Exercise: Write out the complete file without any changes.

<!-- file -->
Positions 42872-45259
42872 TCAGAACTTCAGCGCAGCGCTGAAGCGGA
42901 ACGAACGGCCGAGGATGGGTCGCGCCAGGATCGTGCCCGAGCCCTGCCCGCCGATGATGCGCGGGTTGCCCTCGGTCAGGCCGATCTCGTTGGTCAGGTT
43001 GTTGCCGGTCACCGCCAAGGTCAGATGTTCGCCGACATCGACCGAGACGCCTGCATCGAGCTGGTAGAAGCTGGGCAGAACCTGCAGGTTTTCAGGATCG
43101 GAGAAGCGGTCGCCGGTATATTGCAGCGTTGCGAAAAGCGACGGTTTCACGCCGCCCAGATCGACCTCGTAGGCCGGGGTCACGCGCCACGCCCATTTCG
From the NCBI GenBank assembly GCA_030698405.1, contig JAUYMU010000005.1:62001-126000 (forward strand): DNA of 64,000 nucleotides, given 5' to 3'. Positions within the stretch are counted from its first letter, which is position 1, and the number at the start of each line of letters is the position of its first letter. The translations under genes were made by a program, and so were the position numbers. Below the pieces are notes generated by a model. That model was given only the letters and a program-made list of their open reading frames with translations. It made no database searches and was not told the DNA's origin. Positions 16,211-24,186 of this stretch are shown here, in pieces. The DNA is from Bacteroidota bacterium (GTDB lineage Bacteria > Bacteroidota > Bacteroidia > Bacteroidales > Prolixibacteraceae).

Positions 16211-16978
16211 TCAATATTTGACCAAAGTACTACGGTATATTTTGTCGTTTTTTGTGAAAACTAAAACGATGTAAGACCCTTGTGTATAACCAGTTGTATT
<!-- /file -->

Positions 42872-45259
42872 TCAGAACTTCAGCGCAGCGCTGAAGCGGA
42901 ACGAACGGCCGAGGATGGGTCGCGCCAGGATCGTGCCCGAGCCCTGCCCGCCGATGATGCGCGGGTTGCCCTCGGTCAGGCCGATCTCGTTGGTCAGGTT
43001 GTTGCCGGTCACCGCCAAGGTCAGATGTTCGCCGACATCGACCGAGACGCCTGCATCGAGCTGGTAGAAGCTGGGCAGAACCTGCAGGTTTTCAGGATCG
43101 GAGAAGCGGTCGCCGGTATATTGCAGCGTTGCGAAAAGCGACGGTTTCACGCCGCCCAGATCGACCTCGTAGGCCGGGGTCACGCGCCACGCCCATTTCG
From the NCBI GenBank assembly GCA_030698405.1, contig JAUYMU010000005.1:62001-126000 (forward strand): DNA of 64,000 nucleotides, given 5' to 3'. Positions within the stretch are counted from its first letter, which is position 1, and the number at the start of each line of letters is the position of its first letter. The translations under genes were made by a program, and so were the position numbers. Below the pieces are notes generated by a model. That model was given only the letters and a program-made list of their open reading frames with translations. It made no database searches and was not told the DNA's origin. Positions 16,211-24,186 of this stretch are shown here, in pieces. The DNA is from Bacteroidota bacterium (GTDB lineage Bacteria > Bacteroidota > Bacteroidia > Bacteroidales > Prolixibacteraceae).

Positions 16211-16978
16211 TCAATATTTGACCAAAGTACTACGGTATATTTTGTCGTTTTTTGTGAAAACTAAAACGATGTAAGACCCTTGTGTATAACCAGTTGTATT